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Orchestrate projects like Rossini operas

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in Leaders & Managers

Immense, labor-intensive projects are part of every leader’s life: reports and projects that require coordinating the work of 10 people or more.

When one of these behemoths hits your desk, it can help to remember the systems developed by Gioacchino Rossini, the Italian composer who could write an opera in 30 days or less without compromising quality. (Many of his works, such as The Barber of Seville, are seen as masterpieces today.)

  • Tackle what you do best, and let other people do the rest. Rossini penciled in the melodies his singers would perform, then used shorthand to tell his copyists what to write in for the orchestra to play. That way, it took him about 10 minutes to complete each page of music. Business lesson: Invest personal energy in the things only you can do. Let appropriate specialists fill in the details.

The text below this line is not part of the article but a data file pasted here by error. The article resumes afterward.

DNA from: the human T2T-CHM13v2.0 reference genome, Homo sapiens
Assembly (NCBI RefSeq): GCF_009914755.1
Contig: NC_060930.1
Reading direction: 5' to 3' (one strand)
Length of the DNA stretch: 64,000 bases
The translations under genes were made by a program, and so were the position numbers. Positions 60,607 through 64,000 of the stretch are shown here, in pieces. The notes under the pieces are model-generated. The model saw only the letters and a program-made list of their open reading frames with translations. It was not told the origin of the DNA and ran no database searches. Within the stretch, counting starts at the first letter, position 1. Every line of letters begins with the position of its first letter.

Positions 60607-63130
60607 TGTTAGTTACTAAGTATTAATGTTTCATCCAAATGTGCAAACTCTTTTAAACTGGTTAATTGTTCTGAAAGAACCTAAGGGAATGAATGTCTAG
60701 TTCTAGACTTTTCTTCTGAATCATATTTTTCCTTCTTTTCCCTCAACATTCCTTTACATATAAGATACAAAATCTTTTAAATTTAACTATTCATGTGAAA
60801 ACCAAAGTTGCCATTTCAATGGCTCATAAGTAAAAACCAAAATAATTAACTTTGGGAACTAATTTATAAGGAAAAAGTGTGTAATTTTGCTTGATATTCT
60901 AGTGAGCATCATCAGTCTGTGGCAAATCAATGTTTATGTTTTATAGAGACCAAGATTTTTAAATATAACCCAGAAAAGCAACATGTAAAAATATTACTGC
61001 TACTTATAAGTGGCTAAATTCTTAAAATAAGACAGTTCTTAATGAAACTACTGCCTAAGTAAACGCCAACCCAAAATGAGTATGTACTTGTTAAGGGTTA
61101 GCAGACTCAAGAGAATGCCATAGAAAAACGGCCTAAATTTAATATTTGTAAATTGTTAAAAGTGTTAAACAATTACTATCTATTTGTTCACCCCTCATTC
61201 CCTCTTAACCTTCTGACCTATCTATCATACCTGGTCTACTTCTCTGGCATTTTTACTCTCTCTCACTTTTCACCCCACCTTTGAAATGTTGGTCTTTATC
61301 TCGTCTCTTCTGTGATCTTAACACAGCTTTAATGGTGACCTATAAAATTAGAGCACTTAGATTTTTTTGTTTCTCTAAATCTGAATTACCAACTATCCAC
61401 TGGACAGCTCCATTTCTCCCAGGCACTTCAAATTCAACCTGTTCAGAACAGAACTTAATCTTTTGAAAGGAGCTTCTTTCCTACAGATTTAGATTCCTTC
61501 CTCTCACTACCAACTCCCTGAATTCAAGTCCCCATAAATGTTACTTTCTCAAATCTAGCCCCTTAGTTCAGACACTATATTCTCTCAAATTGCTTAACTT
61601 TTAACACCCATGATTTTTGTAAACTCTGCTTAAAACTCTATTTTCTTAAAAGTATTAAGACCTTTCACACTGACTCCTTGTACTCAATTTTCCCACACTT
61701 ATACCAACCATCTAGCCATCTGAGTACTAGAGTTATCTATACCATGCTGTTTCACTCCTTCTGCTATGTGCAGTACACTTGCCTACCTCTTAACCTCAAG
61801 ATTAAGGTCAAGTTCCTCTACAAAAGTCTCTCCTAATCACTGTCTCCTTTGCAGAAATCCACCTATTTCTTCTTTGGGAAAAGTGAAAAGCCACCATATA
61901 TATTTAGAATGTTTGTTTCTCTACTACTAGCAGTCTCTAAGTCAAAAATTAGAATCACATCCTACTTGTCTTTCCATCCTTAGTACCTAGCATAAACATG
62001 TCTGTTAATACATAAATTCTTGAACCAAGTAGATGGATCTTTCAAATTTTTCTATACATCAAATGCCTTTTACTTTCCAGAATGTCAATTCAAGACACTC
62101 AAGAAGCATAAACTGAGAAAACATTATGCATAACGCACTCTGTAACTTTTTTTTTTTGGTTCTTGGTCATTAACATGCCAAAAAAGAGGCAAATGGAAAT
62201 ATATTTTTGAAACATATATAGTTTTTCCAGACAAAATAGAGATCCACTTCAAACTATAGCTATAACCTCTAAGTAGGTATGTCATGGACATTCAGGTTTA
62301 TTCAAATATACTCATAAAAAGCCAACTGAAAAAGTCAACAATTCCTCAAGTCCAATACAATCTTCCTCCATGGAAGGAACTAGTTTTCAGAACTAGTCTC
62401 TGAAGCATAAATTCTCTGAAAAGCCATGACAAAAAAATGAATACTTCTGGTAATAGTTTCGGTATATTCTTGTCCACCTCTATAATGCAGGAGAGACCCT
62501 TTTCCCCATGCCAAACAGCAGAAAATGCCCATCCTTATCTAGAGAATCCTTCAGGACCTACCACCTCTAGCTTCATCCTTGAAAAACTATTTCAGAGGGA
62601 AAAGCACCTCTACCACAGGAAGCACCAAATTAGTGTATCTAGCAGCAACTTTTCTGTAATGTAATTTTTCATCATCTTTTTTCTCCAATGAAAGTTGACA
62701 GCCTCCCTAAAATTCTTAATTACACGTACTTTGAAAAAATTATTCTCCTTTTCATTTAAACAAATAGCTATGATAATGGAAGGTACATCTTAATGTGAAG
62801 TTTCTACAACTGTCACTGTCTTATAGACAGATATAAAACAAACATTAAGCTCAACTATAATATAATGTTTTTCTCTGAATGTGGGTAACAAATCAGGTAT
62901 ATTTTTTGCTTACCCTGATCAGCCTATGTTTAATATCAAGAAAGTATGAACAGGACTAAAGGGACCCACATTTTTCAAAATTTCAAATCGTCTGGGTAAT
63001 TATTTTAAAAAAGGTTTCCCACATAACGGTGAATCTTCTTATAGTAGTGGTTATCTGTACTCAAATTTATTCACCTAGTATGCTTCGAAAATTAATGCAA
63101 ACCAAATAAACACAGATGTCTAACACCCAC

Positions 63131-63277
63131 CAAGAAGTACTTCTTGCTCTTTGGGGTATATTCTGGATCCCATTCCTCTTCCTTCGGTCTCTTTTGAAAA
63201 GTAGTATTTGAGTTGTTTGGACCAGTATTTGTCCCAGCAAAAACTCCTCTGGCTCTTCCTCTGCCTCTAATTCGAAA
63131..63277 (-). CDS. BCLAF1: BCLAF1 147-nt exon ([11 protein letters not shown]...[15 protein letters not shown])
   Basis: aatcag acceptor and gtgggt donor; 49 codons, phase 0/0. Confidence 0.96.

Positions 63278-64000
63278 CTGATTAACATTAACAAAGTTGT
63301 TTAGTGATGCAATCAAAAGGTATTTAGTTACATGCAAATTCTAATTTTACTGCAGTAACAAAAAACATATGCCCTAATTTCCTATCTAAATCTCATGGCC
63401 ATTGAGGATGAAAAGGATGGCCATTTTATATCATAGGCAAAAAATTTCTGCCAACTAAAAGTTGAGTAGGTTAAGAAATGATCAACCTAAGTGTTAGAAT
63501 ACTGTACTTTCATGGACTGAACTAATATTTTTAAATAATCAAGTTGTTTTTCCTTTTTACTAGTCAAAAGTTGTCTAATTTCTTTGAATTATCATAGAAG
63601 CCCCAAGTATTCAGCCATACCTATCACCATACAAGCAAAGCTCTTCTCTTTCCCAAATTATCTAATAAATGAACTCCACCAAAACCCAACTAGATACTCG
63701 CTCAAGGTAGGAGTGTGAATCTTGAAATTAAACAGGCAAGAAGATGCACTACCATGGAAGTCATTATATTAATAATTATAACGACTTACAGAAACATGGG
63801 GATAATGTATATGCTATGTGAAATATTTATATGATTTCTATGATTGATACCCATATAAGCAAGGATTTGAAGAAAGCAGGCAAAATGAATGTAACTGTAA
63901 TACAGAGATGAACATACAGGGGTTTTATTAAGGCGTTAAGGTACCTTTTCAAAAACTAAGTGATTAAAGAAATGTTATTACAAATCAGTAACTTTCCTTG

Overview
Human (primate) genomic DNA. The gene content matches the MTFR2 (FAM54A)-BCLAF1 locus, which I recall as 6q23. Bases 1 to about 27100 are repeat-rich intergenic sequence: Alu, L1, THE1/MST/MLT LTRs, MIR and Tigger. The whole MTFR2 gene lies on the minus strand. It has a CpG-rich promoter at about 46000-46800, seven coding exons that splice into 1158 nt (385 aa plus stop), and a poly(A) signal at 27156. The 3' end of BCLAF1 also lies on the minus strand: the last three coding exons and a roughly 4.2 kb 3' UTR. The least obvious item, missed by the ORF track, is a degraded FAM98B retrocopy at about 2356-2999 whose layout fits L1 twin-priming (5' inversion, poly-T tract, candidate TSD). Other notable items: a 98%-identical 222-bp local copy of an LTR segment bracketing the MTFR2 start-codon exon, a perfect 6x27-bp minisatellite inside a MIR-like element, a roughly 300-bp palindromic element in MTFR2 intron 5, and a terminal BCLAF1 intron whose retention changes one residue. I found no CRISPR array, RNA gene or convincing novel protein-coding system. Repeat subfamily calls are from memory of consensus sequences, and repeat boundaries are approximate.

• Cut and paste. Rossini earned fame for “recycling” overtures and tunes from one opera to the next. Business lesson: Make sure your people locate existing materials you can use for your new project instead of reinventing the wheel.

  • Let clerical help, not specialists, handle “grunt” work. Once Rossini’s “first line” copyists filled in instrumental parts and checked their work with him, they handed those pages to junior copyists who wrote out the individual parts that each instrument in the orchestra would play. Business lesson: Don’t have your experts collating, punching and stapling. Use clerical workers so your experts can keep doing what they do best.ÿÿÿ

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